“You shouldn’t have had to spend any time at all!” I said forcefully.
The Comandante reached across the table and cupped my face in her hands. “It’s not good to care so much. When you do, it makes others look bad; less human somehow, less kind. It won’t do. They’ll hurt you some day, crush you. I’m going to bed now. Do you want to come with me?”
I loved Comandante. I would follow her into hell. I would lay down my life for her. But to touch her, to know her intimately would be a sacrilege. I allowed my lips to kiss her when hers touched mine, then folded her hands together and kissed them too. “I’m going to hang out with the gang.” I would have told her more. You are my leader, my hero, but my throat closed up so no words came out.
She displayed her bitter smile, then her expression softened. “I understand. You’re my little sister. It’s best to leave it that.”
When you live in the underworld of manual labor dispensed to the lowest bidders, the days of jobs and searching for jobs begin rolling together without any real numbers. Days of the weeks, even the months sort of roll back into equal opportunity for leisure and for scrambling up a few bucks. I hung with the gang, who were mostly looking for work. I looked around a lot myself, always trying to find something better than an on-call waitress or part-time receptionist at a billings office. Jobs were scarce. You took what you could get, even when it was stuffing envelopes.
Stuffing envelopes wasn’t really a bad job. I could carry the heavy boxfuls home and fill the envelopes at the kitchen table. They paid by the hundred lot. When the Comandante helped, we could finish over a thousand in one night. Sometimes the gang tried to pitch in, but we had to fire them when one got too drunk and spilled wine all over some freshly packaged envelopes. I almost lost this little extra income initiative, but my employer decided to give me one last chance. After that, anyone with anything that could spill, crumble or seep was kept strictly away from the table during work project time.
I didn’t notice when the Comandante became more and more withdrawn. She had a fling for awhile with one of the chavos in an apartment complex not far from us. Rumor was, the chavo was a drug dealer, but I tended to try and stay out of other people’s business. She never talked to me about him, so I never asked.
I don’t know how it happened, but we had begun drifting apart. Sometimes, I blame it on the month of June, when music fills the air and you’re surrounded with light and laughter. I began to dance. I began to sparkle at outdoor concerts, sweeping up the festive air, the greening earth, the frolics of nature. I followed the bands, and didn’t come home until the last note had been played.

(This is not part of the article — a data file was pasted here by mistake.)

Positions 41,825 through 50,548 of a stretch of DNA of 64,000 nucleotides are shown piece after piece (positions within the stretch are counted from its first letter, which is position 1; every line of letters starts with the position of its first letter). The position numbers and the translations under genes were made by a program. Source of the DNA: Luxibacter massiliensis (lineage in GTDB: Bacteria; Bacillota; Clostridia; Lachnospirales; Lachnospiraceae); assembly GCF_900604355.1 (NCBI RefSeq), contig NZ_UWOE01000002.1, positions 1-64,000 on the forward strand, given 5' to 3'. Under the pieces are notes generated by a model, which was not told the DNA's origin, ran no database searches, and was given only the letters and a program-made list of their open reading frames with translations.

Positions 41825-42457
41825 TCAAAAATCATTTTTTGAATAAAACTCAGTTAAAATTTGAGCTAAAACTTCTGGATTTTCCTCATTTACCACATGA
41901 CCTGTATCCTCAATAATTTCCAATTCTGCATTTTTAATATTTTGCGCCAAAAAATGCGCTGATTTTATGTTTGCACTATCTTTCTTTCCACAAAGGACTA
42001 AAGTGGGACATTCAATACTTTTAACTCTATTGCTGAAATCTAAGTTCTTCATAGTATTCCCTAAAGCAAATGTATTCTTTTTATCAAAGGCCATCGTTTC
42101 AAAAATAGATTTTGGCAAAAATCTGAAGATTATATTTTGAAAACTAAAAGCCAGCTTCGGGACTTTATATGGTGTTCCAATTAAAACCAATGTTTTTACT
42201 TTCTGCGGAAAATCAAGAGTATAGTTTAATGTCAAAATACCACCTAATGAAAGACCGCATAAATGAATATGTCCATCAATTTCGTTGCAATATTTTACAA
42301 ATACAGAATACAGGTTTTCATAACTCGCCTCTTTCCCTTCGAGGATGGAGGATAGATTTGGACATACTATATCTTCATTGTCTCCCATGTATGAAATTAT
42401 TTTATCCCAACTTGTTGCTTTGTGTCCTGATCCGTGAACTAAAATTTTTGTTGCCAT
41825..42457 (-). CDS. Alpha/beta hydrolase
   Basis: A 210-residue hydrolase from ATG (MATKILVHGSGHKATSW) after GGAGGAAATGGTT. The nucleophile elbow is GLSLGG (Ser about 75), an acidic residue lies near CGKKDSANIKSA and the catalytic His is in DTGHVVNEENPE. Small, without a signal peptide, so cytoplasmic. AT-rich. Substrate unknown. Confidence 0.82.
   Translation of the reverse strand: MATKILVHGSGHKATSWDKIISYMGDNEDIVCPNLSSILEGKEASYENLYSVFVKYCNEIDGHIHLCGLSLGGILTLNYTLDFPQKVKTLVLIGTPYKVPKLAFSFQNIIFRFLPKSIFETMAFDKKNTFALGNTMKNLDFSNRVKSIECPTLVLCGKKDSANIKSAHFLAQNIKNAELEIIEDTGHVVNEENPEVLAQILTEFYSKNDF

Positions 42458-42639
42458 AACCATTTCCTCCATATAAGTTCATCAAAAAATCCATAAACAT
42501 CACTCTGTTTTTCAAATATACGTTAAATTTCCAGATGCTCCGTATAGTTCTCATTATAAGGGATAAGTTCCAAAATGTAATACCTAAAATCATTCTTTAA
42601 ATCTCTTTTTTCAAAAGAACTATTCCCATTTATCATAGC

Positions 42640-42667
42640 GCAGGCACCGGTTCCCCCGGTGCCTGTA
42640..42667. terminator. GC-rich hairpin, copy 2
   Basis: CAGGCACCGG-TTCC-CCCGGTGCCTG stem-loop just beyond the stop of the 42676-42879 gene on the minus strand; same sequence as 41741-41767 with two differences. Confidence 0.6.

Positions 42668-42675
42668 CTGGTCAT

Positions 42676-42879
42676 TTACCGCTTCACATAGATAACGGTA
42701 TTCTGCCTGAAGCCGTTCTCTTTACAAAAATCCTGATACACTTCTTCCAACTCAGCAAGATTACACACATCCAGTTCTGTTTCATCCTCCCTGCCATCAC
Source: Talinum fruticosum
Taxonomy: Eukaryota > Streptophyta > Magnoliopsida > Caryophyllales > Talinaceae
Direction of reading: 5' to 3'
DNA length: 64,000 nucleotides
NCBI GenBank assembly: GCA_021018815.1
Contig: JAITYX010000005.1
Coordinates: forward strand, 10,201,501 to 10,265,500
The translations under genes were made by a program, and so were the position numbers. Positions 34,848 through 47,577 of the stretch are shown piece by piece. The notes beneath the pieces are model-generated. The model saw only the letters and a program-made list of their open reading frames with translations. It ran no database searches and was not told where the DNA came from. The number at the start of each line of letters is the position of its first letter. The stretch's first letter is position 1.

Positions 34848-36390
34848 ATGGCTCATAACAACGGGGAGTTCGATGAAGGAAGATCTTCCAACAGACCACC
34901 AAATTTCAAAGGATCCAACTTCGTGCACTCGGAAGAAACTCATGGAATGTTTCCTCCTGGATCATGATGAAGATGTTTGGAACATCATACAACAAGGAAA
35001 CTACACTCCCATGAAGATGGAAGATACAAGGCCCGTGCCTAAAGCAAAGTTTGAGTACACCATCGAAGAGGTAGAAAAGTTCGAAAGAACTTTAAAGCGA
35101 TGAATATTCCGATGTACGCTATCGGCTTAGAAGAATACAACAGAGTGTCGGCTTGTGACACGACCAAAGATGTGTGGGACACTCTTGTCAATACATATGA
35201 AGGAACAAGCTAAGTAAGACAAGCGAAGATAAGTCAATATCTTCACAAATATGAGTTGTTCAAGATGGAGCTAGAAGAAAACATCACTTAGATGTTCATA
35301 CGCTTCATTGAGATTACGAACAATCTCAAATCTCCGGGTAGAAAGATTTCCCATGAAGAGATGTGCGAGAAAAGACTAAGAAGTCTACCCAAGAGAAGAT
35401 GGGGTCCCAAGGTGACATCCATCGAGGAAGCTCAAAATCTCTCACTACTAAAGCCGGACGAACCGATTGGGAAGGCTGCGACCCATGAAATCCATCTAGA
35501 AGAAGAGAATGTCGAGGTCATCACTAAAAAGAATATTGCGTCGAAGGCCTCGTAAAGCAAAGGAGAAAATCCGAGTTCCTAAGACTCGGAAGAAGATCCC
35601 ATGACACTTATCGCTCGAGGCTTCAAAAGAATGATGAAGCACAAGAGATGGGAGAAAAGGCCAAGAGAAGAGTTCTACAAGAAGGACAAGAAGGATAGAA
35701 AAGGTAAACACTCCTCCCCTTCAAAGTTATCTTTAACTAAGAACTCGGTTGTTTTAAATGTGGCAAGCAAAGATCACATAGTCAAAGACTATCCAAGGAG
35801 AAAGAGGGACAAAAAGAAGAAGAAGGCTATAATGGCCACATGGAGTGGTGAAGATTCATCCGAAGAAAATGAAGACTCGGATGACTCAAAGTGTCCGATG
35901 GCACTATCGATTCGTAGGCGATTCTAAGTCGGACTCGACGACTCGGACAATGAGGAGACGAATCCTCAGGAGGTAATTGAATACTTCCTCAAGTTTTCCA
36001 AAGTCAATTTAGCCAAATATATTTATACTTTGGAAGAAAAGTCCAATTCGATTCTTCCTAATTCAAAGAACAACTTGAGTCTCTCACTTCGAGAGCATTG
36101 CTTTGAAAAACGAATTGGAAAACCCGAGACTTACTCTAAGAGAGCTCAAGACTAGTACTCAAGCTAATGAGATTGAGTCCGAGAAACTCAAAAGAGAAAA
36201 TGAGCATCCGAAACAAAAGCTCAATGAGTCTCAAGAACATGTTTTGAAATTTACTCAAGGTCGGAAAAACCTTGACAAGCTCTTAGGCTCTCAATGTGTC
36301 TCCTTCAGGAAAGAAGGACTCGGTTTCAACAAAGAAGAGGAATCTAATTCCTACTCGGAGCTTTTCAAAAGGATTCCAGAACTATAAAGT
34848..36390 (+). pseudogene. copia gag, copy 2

Deep within the summer of carefree sound, she took her life. Alone, in an abandoned house, she placed the barrel end of a rifle in her mouth and shot herself. The incident wasn’t investigated until the next morning after someone had filed a complaint of a gun going off in the neighborhood. It was two days later before we received the news. It was a friend to a friend, grapevine sort of thing, as her real name in the obituaries had no meaning to us. Leticia Salazar Martinelli. I rolled the words around on my tongue a few times. Each time I pronounced them, she became more of a frightened, lonely young woman, and less of a symbol. I had; we had; all worshiped the symbol.
There weren’t that many people who admitted to being her friend by attending the funeral. Mainly just the gang and a few outsiders dressed in nice suits who I guessed were probably Luis and his buddies. A few people looked like they might be family members, but they stood apart and talked to nobody except each other. Summer stood still in that moment, never to truly fulfill itself, but to lapse finally and inevitably, with miserable disgrace, into winter. The winter brushed over my soul like a cold wind, driving deep into the bones, taking away everything except a dull ache and the haunting regrets of the unforgiven. We had harbored the Comandante. We had sheltered and fed her. We had loved her, but somehow, we had failed her.
Karla Fetrow- They want bodies that will suffer and cry because they can’t. They can’t cry anymore, manita. They can’t suffer. Nothing you say or do will change them.